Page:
Elwin Wilson, the Rock Hill man who made national headlines with his apology for his bigotry against blacks years ago, died Thursday of heart failure at Piedmont Medical Center. He was 76.
After President Barack Obama’s 2009 inauguration, Wilson, an admitted former member of the Ku Klux Klan, phoned The Herald newspaper, saying he felt he needed to apologize for his past.
That past included beating the 21-year-old John Lewis, who as a member of the Freedom Riders, a civil rights group opposing segregation, walked into a whites-only waiting room at a Greyhound bus station in Rock Hill in 1961. Wilson said he was one of several men who attacked Lewis, leaving him with bruises and a split lip.
In 2009, Lewis, now a congressman representing Georgia’s 5th District, and Wilson met in Washington, D.C., where Wilson admitted what he had done and apologized.
He also apologized to members of the Friendship Nine, nine young black men who were incarcerated for 30 days after they refused to leave McCrory’s lunch counter in downtown Rock Hill in 1961.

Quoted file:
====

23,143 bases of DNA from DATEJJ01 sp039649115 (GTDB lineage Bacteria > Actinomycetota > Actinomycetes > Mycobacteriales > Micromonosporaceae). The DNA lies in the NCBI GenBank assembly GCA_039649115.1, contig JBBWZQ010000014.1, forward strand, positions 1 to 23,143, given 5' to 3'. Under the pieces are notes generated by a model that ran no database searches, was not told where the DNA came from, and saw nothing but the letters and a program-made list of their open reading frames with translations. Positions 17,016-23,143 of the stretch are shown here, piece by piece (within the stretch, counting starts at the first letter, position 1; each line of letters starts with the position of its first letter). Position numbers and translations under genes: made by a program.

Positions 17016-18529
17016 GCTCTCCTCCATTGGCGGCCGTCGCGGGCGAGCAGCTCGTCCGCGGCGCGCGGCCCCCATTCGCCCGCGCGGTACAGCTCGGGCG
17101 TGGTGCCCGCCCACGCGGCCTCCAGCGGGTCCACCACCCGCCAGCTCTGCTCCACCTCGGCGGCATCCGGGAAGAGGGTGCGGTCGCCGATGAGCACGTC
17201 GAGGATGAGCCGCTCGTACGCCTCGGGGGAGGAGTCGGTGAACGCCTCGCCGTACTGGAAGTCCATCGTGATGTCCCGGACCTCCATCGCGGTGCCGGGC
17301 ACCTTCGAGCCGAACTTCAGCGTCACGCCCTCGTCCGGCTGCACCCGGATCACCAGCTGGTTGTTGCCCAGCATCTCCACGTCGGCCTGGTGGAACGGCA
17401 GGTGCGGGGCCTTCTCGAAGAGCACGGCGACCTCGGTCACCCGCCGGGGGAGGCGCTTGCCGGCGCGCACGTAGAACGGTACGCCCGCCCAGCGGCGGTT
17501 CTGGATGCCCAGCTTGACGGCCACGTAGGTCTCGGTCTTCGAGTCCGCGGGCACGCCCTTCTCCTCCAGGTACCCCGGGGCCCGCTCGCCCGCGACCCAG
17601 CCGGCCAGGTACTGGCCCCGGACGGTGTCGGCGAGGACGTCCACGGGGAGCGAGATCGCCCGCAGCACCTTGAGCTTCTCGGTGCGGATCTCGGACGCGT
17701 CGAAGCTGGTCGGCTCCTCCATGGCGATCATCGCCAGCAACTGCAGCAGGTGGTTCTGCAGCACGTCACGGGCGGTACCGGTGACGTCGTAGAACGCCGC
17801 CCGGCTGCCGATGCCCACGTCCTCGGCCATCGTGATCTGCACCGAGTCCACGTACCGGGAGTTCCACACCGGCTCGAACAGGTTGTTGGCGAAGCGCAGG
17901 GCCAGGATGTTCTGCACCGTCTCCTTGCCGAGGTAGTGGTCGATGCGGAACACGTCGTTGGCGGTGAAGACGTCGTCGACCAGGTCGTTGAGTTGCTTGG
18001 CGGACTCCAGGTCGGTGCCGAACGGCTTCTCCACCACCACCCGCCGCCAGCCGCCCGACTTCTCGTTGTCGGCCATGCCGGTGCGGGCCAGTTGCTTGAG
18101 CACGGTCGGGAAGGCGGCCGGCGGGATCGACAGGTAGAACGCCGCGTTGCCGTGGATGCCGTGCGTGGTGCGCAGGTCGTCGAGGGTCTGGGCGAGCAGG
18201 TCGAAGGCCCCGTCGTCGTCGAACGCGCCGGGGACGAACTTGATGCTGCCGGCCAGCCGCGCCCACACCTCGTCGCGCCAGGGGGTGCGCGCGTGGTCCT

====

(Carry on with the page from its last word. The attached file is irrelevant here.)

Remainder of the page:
Wilson also admitted to conspiring to buy a house so the Andersons, a black family, could not move into his neighborhood near Eden Terrace.
Wilson “didn’t realize you can’t keep a neighborhood one color,” Helena Anderson said Saturday from her Tillman Street home, where she and her family have lived across the street from Wilson for 35 years.
Once coming forward with his apology, Wilson became a national symbol of reconciliation and redemption, appearing on national news networks and “The Oprah Winfrey Show.”
He received several awards – including, with Lewis, the 2009 Common Ground Award for Reconciliation – and gave speeches in Georgia and California.
Wilson will be buried Monday at Grandview Memorial Park on Cherry Road in Rock Hill.
He served in the U.S. Air Force during the Korean War.